Serious anglers know that not just any rig will hook trophy-size blues, flatheads, and channel cats.
Nope - it’s going to take something special.
You’ll need a rig that stays put in current, that holds bait on or near the bottom, and that offers minimal resistance when the cat takes your bait.
And there’s only one choice that does all that: the Slip Sinker Rig.
Let’s break it down, learn how to assemble it, and discuss its virtues.
Table of Contents (clickable)
Related: Best Fishing Rigs
Why Use a Slip Sinker Rig?
A Slip Sinker Rig:
- Stays put in currents
- Keeps your live bait where it needs to be
- Allows your minnow to swim more or less freely
- Allows the catfish to take line without feeling the weight of the sinker
That’s everything you’re looking for, and it’s important to understand why each of these features matters.
As we’ve discussed before, flatheads and blues are active hunters. While they’re not above scavenging a quick bite, they prefer live prey and use their incredible sense to find it, even in the murkiest water.
Slow-moving rivers are a prime spot to fish for trophy cats, in no small part because that water movement helps to disperse your bait’s scent, attracting attention from hungry cats at a greater distance.
But that current also poses a challenge.
You need to keep your bait more or less where you want it, and you also need it to stay pretty close to the bottom while still swimming freely.
A Slip Sinker Rig will provide enough weight to keep your minnow in place, but by design, it includes enough leader between the weight and hook that free swimming is still possible.
And when a finicky, seasoned cat gets ahold of your hook, rather than feel the line tighten against a fixed weight, the Slip Sinker Rig allows your line to run through the eye of the sinker, improving the odds that it keep the minnow in its mouth while the hooks sets itself.
That’s just ideal.
The Slip Sinker Rig: Materials
Putting this rig together is pretty easy and only requires a few basic components.
First, you’ll want some strong leader.
I like 60-pound Trilene Big Game in clear. This premium-quality mono has everything I want in leader. It’s very abrasion resistant, knots hold like they’ve been glued in it, and it has just enough stretch to provide some shock absorption when I have a real monster on my line.
Trilene Big Game in 40-, 50-, or 60-pound test is ideal for making a slip Sinker Rig for big cats.
You’ll also want a sharp hook that just doesn’t know when to quit, and for the best results, it needs to be a self-setting circle or octopus hook.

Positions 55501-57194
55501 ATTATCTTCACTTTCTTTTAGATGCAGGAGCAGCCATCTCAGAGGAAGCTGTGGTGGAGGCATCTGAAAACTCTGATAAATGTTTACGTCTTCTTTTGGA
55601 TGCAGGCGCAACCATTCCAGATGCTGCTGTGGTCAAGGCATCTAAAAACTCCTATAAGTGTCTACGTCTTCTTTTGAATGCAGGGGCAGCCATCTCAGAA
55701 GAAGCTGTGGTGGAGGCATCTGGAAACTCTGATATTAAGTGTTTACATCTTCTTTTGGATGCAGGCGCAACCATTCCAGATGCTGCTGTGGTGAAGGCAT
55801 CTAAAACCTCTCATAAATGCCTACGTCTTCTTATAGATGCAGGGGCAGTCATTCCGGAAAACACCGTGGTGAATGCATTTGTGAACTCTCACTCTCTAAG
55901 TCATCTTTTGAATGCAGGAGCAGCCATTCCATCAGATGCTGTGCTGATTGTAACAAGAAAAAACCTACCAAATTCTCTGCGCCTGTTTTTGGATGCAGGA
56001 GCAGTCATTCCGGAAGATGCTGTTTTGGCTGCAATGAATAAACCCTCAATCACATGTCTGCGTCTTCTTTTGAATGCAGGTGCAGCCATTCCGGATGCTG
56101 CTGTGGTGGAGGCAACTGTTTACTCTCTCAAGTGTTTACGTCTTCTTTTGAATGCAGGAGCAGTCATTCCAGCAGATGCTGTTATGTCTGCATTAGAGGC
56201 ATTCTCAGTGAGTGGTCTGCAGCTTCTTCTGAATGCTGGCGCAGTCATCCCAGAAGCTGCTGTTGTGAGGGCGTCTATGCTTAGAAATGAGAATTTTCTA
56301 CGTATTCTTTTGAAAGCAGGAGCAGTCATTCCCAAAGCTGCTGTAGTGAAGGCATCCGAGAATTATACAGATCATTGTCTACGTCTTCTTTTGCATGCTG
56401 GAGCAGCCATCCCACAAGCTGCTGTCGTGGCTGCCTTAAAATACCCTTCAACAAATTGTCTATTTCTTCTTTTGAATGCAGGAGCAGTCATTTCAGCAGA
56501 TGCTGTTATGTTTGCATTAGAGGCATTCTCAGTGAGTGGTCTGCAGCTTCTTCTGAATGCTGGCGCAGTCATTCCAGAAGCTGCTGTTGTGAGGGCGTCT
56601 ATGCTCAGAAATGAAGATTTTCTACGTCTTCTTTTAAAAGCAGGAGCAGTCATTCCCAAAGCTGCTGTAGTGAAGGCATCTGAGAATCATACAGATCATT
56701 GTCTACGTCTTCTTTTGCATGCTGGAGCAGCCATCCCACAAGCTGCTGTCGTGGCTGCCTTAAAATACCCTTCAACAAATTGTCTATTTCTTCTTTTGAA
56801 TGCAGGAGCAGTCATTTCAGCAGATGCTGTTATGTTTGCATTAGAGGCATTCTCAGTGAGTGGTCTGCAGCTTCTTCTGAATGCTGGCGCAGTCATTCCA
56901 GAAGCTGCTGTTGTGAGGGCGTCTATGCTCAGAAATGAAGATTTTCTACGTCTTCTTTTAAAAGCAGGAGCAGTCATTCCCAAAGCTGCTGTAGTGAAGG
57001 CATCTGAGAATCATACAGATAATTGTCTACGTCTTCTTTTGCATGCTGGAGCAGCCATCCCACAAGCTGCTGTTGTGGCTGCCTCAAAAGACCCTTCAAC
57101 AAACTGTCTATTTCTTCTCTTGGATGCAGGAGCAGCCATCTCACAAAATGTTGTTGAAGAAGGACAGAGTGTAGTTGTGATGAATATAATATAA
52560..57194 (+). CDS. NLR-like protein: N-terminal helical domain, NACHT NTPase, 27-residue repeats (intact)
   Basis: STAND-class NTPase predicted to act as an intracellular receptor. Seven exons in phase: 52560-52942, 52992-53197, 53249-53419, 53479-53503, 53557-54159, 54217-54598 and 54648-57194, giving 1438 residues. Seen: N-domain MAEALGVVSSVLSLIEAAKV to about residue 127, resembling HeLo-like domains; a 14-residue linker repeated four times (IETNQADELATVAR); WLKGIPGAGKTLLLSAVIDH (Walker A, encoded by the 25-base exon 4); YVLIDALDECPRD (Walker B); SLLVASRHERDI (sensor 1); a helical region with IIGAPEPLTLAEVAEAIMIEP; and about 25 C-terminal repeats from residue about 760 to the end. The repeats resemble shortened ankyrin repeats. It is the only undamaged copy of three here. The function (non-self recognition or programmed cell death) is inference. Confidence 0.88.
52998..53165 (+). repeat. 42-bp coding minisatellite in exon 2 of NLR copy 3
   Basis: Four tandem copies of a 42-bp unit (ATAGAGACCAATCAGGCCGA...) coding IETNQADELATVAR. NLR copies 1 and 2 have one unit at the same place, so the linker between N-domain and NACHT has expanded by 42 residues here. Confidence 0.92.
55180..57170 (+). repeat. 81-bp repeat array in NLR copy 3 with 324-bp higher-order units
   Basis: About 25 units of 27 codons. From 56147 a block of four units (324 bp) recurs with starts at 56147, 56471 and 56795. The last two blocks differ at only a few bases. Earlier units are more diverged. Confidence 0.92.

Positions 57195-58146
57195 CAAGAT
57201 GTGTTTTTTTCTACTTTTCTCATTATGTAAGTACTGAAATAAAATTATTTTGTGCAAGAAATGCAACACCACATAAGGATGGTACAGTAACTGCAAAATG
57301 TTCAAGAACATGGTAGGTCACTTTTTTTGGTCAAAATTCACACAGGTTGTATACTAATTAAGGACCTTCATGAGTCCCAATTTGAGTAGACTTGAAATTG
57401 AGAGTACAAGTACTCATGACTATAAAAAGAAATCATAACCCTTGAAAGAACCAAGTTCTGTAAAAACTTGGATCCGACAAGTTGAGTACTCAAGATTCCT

That’s because you want that trophy cat to feel like it’s just gotten away with a free meal, giving it time to settle into the minnow rather than spit and run. A circle hook is going to set itself in the corner of the fish’s mouth pretty much immediately, and all you’ll need to do is reel.
My choice when I’m hunting trophies: a Team Catfish Double Action Circle Hook in 8/0.
If you can find a better catfish hook than this, I’m all ears!
You’ll also want a good, strong swivel to join your main line and leader. Obviously, you'll want to size that swivel to match the cats you’re after, but for trophy fish, I’d look at something in the neighborhood of a #1/0 or bigger.
Dr. Fish’s #1/0 is rated to fully 132 pounds, and their #2/0 can hold as much as 165 pounds. Both work like a charm on mammoth blues and flatheads, and the smaller sizes for smaller fish are just as good.
A good, strong swivel is essential to this rig.
You’ll also need a bead.
I like red, but you can pick any color you want.
That bead does double duty: it can be rattled against the weight to create a bit of sound, and it shields your knot from the abuse your weight can dish out.
Don’t skip the bead!
Bullet Weights Egg Fishing Sinker is my choice for a slip Sinker Rig, as they’re economical and effective.
Select your weight by figuring casting distance, how much current you face, and the size of your bait.
Cheap? Yes. Effective? Check!
Once you have these basic materials, you’re ready to go.
How to Tie a Slip Sinker Rig
The Slip Sinker Rig is a close relative of the Carolina Rig, an awesome largemouth bass option that you’ll see fished on the tournament circuit.
For cats, it works wonders. That slip sinker allows you to cast it well, and it doubles to keep your minnow or shad where you need it, even in heavy current. And if you give this rig a tug or two, that sinker will slap the bead, creating some attractive vibration.
With sufficient leader in tow, your live bait has room to run frantically, and the Slip Sinker Rig will keep it up out of the muck.
To tie a Slip Sinker Rig, follow these steps:
- Slide an egg sinker onto your main line.
- Follow the sinker with a bead.
- Attach a heavy-duty barrel swivel with a Uni Knot, wet it, and tighten it down, trimming the tag end.
- Cut approximately 18 inches of tough leader.
- Using a Palomar Knot, attach a strong hook. Wet your knot, tighten it, and trim the tag end.
- Attach the leader to your barrel swivel using a Uni Knot. Wet it, tighten it down, and trim the tag end.